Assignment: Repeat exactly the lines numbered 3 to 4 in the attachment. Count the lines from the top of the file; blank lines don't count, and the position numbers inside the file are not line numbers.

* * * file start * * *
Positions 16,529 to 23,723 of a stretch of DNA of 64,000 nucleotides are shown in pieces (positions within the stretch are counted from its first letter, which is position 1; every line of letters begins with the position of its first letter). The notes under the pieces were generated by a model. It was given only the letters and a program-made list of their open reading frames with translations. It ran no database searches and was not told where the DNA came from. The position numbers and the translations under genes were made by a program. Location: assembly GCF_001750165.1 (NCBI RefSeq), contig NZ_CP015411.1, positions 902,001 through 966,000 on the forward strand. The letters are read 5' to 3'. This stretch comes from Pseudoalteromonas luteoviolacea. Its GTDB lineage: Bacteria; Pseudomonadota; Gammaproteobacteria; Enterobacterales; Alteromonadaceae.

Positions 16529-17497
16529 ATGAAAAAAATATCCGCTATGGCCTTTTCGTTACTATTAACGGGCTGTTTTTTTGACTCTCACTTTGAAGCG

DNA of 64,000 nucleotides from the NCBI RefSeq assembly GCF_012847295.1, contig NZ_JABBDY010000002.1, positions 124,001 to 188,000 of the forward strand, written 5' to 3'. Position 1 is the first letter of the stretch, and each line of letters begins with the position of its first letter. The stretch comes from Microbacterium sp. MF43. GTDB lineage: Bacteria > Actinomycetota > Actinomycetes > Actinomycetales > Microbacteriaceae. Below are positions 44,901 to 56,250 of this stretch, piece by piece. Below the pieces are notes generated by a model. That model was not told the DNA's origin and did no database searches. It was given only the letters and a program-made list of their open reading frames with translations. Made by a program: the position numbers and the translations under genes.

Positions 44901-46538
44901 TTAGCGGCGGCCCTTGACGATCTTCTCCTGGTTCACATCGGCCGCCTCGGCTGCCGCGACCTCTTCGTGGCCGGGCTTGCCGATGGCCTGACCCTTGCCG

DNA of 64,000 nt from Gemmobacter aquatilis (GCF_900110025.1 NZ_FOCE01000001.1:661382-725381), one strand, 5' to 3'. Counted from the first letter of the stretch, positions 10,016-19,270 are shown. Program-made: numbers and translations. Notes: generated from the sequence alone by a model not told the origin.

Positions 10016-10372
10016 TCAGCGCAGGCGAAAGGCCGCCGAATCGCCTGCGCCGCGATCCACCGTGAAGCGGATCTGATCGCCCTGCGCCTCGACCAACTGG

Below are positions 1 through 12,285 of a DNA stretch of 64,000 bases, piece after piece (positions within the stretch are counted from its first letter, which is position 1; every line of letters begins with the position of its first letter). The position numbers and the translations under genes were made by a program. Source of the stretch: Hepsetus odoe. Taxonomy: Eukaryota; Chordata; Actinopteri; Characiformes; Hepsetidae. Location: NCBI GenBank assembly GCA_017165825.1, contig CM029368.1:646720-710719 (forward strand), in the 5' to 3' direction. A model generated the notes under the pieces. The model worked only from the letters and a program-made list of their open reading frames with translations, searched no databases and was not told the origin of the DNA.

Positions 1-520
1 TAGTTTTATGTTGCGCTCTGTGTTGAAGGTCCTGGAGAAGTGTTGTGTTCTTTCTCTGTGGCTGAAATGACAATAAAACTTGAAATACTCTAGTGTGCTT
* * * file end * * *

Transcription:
16529 ATGAAAAAAATATCCGCTATGGCCTTTTCGTTACTATTAACGGGCTGTTTTTTTGACTCTCACTTTGAAGCG

DNA of 64,000 nucleotides from the NCBI RefSeq assembly GCF_012847295.1, contig NZ_JABBDY010000002.1, positions 124,001 to 188,000 of the forward strand, written 5' to 3'. Position 1 is the first letter of the stretch, and each line of letters begins with the position of its first letter. The stretch comes from Microbacterium sp. MF43. GTDB lineage: Bacteria > Actinomycetota > Actinomycetes > Actinomycetales > Microbacteriaceae. Below are positions 44,901 to 56,250 of this stretch, piece by piece. Below the pieces are notes generated by a model. That model was not told the DNA's origin and did no database searches. It was given only the letters and a program-made list of their open reading frames with translations. Made by a program: the position numbers and the translations under genes.